Thursday, January 21, 2010
101 Things: Number 99: Fitting saddles
It's worth every cent too. A well fitting piece of equipment makes our job that much easier. A bad fitting piece of equipment will make any ride a living hell.
Well fitting saddle is a basic necessity in any sport. However, it seems to be paramount in dressage due to the purposeful, physical development of the equine athlete. The dressage horse changes at every stage of development, to help with that growth, the saddle must change with it.
There are also a plethora of saddles out there, in an infinite amount of seat, tree and flocking combinations to suit tastes and needs.
First the basics: a saddle should be functional.
It should fit the horse and you. It should allow you to keep your position without fighting for it, and allow no restriction in the horse when moving. It should be stable without being static, and should fit the horse while in motion.
Trilogy Saddles has an excellent guide here.
Work with a qualified saddler. Sit in as many saddles as you physically can. Ask your fellow boarders (and your coach!) about theirs, and see if you can't sit and tryout. Take notes on what you felt when you rode in them. Jot the features you liked, and the features you didn't like. Jot what your horse liked and didn't like and how he reacted. If you can have the ride taped.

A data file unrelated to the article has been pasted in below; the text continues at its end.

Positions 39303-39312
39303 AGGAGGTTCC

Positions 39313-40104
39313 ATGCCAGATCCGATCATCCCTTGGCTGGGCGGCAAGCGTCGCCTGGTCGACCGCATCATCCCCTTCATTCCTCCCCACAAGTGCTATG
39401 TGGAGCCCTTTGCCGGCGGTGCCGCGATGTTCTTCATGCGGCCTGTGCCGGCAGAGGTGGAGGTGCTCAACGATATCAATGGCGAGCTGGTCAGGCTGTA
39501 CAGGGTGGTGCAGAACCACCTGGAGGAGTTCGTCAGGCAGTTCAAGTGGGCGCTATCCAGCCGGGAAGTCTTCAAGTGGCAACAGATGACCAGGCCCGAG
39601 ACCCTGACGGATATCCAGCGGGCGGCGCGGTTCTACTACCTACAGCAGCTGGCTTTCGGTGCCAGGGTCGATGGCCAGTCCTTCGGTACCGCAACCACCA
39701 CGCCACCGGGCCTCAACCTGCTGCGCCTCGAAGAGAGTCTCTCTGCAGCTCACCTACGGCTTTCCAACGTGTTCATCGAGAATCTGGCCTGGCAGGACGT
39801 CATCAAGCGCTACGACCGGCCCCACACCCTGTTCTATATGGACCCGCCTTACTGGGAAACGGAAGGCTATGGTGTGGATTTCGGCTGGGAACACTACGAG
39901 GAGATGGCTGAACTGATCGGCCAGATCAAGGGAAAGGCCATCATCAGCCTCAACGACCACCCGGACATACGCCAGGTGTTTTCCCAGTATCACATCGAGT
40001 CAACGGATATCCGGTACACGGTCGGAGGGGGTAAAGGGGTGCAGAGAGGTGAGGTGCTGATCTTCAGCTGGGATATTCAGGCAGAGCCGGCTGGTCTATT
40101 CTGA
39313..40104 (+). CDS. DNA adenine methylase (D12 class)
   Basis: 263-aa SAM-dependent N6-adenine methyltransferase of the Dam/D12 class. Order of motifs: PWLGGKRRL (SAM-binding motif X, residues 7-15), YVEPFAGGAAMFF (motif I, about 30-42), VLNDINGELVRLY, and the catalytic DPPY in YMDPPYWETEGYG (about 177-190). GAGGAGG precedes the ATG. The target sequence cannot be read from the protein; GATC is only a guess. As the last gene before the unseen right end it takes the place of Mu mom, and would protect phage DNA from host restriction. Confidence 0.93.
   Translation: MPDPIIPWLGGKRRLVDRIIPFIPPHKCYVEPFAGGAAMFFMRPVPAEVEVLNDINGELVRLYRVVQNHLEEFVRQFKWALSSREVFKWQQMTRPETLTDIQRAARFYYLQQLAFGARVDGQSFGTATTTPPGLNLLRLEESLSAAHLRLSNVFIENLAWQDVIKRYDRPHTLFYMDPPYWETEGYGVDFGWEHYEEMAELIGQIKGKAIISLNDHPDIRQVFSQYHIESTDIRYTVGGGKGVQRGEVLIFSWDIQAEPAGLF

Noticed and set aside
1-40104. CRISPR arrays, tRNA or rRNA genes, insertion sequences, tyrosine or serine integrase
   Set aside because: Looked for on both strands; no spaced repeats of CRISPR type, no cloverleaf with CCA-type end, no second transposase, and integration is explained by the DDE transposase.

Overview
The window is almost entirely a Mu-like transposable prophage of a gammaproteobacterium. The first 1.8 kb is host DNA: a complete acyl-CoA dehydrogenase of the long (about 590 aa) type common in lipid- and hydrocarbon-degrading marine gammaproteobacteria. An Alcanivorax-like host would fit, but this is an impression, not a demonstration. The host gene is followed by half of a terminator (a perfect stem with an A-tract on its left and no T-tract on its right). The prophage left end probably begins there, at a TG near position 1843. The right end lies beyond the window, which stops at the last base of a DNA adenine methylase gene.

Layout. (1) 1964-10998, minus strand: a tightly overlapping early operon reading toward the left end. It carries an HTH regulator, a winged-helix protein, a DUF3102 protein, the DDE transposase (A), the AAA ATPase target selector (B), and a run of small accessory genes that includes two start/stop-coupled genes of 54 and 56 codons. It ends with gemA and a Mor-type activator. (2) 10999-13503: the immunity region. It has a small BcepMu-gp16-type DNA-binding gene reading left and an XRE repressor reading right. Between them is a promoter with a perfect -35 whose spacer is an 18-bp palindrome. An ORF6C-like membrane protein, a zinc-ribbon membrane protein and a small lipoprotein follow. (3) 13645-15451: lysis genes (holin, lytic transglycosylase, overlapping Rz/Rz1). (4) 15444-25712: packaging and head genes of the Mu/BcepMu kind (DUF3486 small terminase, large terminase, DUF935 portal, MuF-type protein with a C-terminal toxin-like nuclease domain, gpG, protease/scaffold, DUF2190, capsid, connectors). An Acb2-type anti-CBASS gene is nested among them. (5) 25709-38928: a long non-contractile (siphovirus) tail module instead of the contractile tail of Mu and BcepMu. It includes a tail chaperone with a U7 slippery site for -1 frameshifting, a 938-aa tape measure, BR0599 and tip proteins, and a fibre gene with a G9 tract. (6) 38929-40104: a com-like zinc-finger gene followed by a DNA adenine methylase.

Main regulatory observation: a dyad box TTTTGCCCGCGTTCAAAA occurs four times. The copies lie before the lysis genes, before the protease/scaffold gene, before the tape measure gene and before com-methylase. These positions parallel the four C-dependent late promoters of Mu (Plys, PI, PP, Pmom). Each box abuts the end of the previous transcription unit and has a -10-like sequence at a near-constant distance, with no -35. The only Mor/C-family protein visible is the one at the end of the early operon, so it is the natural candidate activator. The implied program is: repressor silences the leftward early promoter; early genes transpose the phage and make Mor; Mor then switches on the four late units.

Educate yourself on flocking. Know the type of wool that is being used, whether it is a long fiber (better quality, doesn't pill), or short fiber (bad, pills and creates pressure points). If there isn't wool, what is inside that saddle? Foam? Air? Aunt Mildred's wig? How does it effect the horse?
Finally, take care of the investment. Clean regularly, condition frequently. Reflock and check the integrity of the tree yearly (more often if you fall off, or the horse has crashed on it).